Review: Helsótt “Will and the Witch” [M-Theory Audio]

Review: Helsótt “Will and the Witch” [M-Theory Audio]

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By the end of the last spring, American folk/death sextet Helsótt has returned from the oblivion, presenting the new LP Will and the Witch via M-Theory Audio. They had enough time to prepare and to release this concept album; Will and the Witch sounds in the best traditions of the genre and also owns some distinctive traits straight from their native lands.

The third LP of Helsótt is based on a fictional story about the infamous gunfighter Billy the Kid, the renowned and controversial figure in the US history. It is soaked in the atmosphere of Wild West – cowboys, robberies, local wars and cult of the gun. These were really savage times that nowadays are romanticized, and not without reason. Despite the poverty, constant struggles and high crime rate, it appears that people were more alive than now. There were real emotions, real actions and real heroes. And now we have transformed into zombies that stuck into our own gadgets. But every era has its own vices and virtues, so let’s focus on the 19th century America dressed in one hour of modern folk metal.

Mainly we can hear the European folk’s influence during this album, echoes of Finntroll and Eluveitie and Equilibrium at the forefront, but the background extradites some national American hints. It’s not about indigenous music of North America, they have enough folk influence, no, it is manifested in the form of southern spirit of such styles as Americana, bluegrass or country. But in a measured and graduated way, without spoiling folk’s battle soul and northern straightforwardness. Musically Helsótt adapted all the common folk/pagan metal traditions that were derived from Europe into American lifestyle of 19th century. Sometimes you even don’t get that second part how traditionally it sounds, but then your ears can catch this distinctive southern banjo sound or primitive flute parts. Alas, all these ethnic instruments are fake, performed through masterful orchestrations and dazzling arrangements. The modern technologies are quite potent right now, but nothing can compare with the sound of a real flute or a true violin.

Will and the Witch is surprisingly diverse, connecting the plot into different kinds of musical tales – from trollish and playful folk/black metal to medieval timidity and old school death metal bluntness. Sometimes you are overwhelmed by this pagan wave of brutality, but sometimes you relax under the lulling waves of melodic death. But one thing is clear and irrefutable; the latest opus of Helsótt is abnormally energetic and fun. But the mischievous merriment doesn’t emanate positive vibes, on the contrary, it’s demonic, it’s absurdly and ridiculously dismal, and this vulgar and playful combination of candid mirth goes absolutely bonkers. Like to a one song you are dancing and slamming empty-headed, and the next just makes you depressed, and then once again it’s time to meditate upon the nature’s tranquility. No doubt, this music isn’t just a fun hobby for the musicians, it is real for them like the heroes of the past, when the emotions were sincere and life was black and white.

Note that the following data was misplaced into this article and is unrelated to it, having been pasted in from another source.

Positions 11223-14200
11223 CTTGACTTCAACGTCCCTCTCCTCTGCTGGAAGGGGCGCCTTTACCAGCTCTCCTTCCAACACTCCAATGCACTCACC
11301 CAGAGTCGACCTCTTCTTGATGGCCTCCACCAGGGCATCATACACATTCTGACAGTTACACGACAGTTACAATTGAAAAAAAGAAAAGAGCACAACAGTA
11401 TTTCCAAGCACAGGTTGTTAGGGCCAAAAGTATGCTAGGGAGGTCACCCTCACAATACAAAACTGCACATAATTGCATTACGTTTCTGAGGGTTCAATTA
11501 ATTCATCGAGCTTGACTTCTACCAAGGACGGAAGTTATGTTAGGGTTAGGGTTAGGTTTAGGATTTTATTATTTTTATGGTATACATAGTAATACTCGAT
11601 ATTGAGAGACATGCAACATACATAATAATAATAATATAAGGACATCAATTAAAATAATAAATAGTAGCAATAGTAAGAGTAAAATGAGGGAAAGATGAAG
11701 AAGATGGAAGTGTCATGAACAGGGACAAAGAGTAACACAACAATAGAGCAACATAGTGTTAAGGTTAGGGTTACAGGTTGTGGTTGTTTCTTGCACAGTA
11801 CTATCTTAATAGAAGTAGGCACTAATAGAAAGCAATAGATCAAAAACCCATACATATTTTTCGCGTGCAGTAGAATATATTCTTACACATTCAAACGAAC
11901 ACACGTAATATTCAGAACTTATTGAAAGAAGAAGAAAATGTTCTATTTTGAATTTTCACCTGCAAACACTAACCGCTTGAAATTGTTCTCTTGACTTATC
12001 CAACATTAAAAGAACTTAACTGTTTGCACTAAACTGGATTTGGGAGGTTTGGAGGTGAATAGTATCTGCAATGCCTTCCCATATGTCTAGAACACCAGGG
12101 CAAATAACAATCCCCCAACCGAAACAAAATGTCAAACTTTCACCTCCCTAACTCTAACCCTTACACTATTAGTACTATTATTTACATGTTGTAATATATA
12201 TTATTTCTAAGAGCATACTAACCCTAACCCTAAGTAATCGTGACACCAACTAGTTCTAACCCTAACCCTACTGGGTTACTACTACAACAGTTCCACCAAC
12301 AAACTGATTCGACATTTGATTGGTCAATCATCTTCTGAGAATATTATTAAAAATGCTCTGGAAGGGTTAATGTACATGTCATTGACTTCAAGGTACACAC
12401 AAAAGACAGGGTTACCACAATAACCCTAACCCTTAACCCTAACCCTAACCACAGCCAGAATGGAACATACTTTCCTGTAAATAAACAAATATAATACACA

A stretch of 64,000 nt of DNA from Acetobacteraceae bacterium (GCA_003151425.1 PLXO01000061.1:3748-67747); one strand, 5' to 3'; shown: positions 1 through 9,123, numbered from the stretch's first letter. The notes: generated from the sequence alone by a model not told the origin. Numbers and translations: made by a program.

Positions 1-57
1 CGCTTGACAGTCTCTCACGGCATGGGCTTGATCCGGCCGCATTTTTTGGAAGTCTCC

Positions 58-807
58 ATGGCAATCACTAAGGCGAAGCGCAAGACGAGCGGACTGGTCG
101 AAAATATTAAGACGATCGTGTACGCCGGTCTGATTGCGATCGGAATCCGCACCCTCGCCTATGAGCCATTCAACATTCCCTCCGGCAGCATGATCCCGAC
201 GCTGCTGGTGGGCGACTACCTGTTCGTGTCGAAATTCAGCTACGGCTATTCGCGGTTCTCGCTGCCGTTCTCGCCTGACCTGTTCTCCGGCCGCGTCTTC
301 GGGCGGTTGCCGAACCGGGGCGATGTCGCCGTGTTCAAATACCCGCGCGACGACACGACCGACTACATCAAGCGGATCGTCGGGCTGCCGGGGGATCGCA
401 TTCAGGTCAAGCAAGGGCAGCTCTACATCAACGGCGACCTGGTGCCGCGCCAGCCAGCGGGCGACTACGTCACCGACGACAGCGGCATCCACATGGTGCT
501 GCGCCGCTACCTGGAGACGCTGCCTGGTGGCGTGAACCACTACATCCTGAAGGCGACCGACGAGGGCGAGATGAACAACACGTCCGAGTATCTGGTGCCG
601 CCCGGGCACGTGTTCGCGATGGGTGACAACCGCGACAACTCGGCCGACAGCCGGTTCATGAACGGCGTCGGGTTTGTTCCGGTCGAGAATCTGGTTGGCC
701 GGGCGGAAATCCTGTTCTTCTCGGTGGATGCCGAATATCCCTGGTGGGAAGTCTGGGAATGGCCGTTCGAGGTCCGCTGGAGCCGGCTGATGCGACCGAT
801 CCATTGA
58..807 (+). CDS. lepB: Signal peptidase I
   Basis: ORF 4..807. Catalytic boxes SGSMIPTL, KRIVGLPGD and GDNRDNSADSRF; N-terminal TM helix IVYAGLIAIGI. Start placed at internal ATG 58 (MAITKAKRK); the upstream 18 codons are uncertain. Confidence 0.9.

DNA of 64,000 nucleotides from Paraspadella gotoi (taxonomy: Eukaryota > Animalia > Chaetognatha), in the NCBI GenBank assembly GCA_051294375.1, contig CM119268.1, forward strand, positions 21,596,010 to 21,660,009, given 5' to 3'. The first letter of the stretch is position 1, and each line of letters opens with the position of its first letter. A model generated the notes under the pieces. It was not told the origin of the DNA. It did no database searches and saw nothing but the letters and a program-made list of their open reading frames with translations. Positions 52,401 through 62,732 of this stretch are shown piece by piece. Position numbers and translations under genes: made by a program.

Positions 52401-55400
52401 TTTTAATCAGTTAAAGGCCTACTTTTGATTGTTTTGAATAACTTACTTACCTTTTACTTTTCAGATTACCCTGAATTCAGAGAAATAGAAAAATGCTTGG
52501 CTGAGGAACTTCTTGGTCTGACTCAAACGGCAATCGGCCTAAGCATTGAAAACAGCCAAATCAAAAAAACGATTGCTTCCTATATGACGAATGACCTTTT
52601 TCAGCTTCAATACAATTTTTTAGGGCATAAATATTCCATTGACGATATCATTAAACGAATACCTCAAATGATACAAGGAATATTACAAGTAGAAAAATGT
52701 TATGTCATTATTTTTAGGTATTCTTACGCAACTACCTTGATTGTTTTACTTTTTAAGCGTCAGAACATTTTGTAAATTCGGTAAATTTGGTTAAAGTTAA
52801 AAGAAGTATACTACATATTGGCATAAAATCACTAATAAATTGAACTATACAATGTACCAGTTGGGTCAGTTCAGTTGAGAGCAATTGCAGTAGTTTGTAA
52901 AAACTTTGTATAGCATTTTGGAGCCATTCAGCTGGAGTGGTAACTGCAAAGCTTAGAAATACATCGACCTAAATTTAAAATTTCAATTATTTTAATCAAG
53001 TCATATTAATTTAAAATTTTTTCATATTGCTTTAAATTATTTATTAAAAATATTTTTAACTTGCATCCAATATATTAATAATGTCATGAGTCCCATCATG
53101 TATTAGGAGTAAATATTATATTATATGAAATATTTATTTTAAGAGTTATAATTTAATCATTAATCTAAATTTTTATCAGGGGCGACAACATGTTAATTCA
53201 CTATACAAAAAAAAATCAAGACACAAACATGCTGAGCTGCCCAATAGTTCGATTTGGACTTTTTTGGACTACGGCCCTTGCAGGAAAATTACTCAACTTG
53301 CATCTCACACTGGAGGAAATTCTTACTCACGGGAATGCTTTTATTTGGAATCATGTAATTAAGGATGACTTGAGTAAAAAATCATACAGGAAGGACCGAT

The most part of the songs are performed in humppa folk metal style (but only musically, without any connection to Finnish traditions) – active, impish, jolly and incredibly fast. Like the primitive and straightforward “I’ll make Ya famous” with the sound of banjo or waggish “Spit Bucket Brawl”. “Independence Night” is turned to death/thrash direction; meanwhile “Reap the Whirlwind” wallows into modern groove sound. “Skin out” stands out from the other songs, it’s almost ten-minute-long epic journey, peaceful and pure, like an old song from the real Viking times. And “Navajo Crow” is also from the same cloth – acoustic, ritualistic and ancient. War-like rhythm is also a widespread phenomenon during this record, proving once again the fighting spirit of these Californian folksters. And the use of two extreme vocal techniques seems interesting – when trollish and low growls oppose the piercing and hysterical screams. Thanks to this, the album sounds even more dynamic and vigorous. And apart from diversity and rich emotional background, Will and the Witch also comes up with the pertinent catchiness and reliable composing skills.

Helsótt is by all accounts an original band, combining the best traditions of Scandinavian folk metal with southern Americana elements and native storylines. Musically we don’t have surprises here – nothing avant-garde or extraordinary out of style, like the combo of Nordic folk and country music is the most natural thing for them that could be. And it’s twice as nice to be able to dive into two different cultures – protected by Nordic coldness and under the burning rays of the American frontier. And in this whirlwind of war, murders, sex, horses, friendships, betrayals and exhausting chase, it’s quite entertaining experience.

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